A number of cases of agammaglobulinemia have been reported in the medical literature since Bruton1 described the first case in 1952. This condition is encountered more frequently because patients who are unable to produce antibodies against infection are surviving now with the aid of antibiotics. It is recognized more readily because a high index of suspicion of this is becoming widespread, and methods of establishing the diagnosis by the study of serum proteins are now available to most physicians.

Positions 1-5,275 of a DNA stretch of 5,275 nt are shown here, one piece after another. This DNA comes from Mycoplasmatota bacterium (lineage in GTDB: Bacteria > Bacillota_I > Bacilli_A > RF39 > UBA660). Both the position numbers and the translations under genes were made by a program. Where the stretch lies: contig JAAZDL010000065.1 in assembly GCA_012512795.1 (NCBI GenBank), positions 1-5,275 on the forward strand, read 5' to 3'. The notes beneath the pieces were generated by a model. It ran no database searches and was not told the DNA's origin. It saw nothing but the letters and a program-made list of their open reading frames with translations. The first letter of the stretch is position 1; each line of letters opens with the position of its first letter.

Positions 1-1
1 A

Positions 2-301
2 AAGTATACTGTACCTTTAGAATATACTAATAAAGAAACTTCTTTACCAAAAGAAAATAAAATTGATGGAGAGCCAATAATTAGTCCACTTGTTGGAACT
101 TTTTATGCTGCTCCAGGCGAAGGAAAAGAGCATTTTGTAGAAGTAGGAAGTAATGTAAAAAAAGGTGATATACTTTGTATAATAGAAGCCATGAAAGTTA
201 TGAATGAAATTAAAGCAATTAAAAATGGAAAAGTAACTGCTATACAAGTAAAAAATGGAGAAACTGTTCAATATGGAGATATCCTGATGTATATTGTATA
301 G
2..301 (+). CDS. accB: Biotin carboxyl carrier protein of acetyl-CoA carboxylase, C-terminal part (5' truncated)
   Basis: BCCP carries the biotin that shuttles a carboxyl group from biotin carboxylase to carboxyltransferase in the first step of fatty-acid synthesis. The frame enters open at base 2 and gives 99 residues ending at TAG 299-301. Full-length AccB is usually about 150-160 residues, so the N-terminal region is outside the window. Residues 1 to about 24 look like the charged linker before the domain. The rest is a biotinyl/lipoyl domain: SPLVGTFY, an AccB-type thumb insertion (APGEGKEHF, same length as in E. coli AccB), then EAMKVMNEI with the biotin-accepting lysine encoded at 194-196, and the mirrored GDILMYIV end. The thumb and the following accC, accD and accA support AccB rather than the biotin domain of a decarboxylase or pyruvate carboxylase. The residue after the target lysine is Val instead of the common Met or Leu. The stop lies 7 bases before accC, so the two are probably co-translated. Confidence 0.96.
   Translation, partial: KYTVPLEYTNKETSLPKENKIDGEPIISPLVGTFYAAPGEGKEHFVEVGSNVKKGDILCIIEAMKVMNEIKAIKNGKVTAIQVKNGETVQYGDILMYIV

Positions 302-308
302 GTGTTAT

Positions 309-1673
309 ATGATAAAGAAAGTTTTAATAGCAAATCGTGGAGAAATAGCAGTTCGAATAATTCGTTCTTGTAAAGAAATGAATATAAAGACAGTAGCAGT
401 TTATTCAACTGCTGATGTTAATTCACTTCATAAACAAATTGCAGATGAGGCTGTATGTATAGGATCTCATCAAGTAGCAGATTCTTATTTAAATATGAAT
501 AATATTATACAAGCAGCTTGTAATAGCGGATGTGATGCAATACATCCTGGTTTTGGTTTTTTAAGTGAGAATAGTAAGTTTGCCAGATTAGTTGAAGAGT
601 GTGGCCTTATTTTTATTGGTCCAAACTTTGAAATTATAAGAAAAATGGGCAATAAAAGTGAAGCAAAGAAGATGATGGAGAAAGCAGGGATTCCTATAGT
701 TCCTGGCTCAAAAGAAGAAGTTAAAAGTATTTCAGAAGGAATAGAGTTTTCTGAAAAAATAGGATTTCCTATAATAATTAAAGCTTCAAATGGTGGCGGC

Two forms of isolated agammaglobulinemia exist: (1) a congential type. occuring as a recessive sex-linked trait in male children, with symptoms developing reduced form the normal of approximately 1,000 mg. % to less than 10 mg. %, and (2) an acquired type occurring in either sex, with symptoms developing in adulthood and serum γ-globulin levels of 20-40 mg. %. Such a distinction may be arbitrary and more apparent than real, for
CROWDER RV, THOMPSON WT, KUPFER HG. Acquired Agammaglobulinemia with Multiple Allergies and Pernicious Anemia. AMA Arch Intern Med. 1959;103(3):445–452. doi:10.1001/archinte.1959.00270030101010
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